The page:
On July 3, 2003, Roncalli Catholic High School was brought into formal association with Lasallian ministries of the Midwest District of the De LaSalle Christian Brothers. This association provides opportunities for faculty, staff and students to be enriched by workshops, formation opportunities and youth activities sponsored by the District.
Roncalli Catholic Educational Charisms
Roncalli Catholic High School is steeped in the educational charisms of the De La Salle Christian Brothers (Lasallians) and the Notre Dame Sisters. Both have a priority option for the poor, a passion for excellence in education and a deep belief in the dignity of each student.
St. John Baptist de la Salle born in Rheims, France on April 30, 1651. He was the eldest of ten children in a noble family. He studied in Paris and was ordained in 1678. He was known for his work with the poor. He died at St. Yon, Rouen, on April 7, 1719. He was canonized by Pop Leo XIII in 1900. St John Bapist de la Salle was very involved in education. He founded the institute of the Brothers of Christian Schools (approved in 1725) and established teacher colleges (Rheims in 1687, Paris in 1699, and Saint-Denis in 1709). He was one of the first to emphasize classroom teaching over individual instruction. He also began teaching in the vernacular instead of Latin. His schools were formed all over France. In 1705, he established a reform school for boys at Dijon. St. John Baptist de la Salle was named patron saint of teachers by Pope Pius XII in 1950. His feast day is April 7th.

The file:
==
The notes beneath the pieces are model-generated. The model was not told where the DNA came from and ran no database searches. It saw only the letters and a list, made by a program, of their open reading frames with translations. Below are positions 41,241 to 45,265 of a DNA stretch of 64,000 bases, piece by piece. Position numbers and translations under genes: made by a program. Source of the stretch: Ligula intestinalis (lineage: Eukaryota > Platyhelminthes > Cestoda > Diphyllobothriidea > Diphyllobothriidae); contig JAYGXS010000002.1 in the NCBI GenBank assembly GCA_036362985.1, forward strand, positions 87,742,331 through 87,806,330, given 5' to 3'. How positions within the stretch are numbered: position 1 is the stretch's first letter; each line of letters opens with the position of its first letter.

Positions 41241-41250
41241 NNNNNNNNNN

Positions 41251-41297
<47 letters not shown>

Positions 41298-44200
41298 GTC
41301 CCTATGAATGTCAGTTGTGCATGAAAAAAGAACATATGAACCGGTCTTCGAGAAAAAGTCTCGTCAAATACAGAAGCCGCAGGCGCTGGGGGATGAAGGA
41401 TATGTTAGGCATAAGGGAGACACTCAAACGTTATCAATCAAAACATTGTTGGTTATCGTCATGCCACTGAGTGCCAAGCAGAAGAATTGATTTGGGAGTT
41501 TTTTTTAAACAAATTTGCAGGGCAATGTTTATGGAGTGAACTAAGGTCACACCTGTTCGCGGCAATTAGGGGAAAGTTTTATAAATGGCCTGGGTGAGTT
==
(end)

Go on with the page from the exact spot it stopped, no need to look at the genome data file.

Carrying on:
St. Peter Fourier was born in Mirecourt, France, on November 30, 1565, two years after the closing of the Council of Trent. He was educated in this post-counciliar period, with an emphasis on the meaning of Church and its apostolic mission. In 1585 he joined the Canons Regular of Saint Augustine, an abbey that was more concerned with materialism than with serving people. By his example of holiness, he tried in vain to lead the monks from moral decadence to their gospel charism. When he became pastor at Mattaincourt, he engaged the parishioners in active awareness of and involvement in moral and justice issues. He tackled all the hardships and suffering of his people, inventing ways to improve living conditions amid poverty, ignorance, and superstitions.
Alix Leclerc born in Remiremont, France, on February 2, 1576, during a turbulent period in history. At age 19 she met Peter Fourier. Following her dream, Alix pursued the idea of religious life and assembled a group willing to found a new order. On Christmas night, 1597, five young women publicly consecrated themselves to Our Lady. This was the birthing of “The Congregation of Our Lady: Canonesses of St. Augustine” in the church at Mattaincourt.
Drawn together by God’s providence, Alix LeClerc and Peter Fourier created “The Congregation of Our Lady: Canonesses of St. Augustine” in 1597. Together they dreamed and helped transform unmet needs of their time by making Christian formation available to all. They believed that society can be changed for the better by empowering individuals, especially women, through Christian education. Peter and Alix frequently experienced opposition from the very church that they sought to serve, as well as civil and domestic persecution. Blessed Alix Clerc passed in 1622 and Saint Peter Fourier died in exile in 1640 and Blessed Alix Clerc passed in 1622.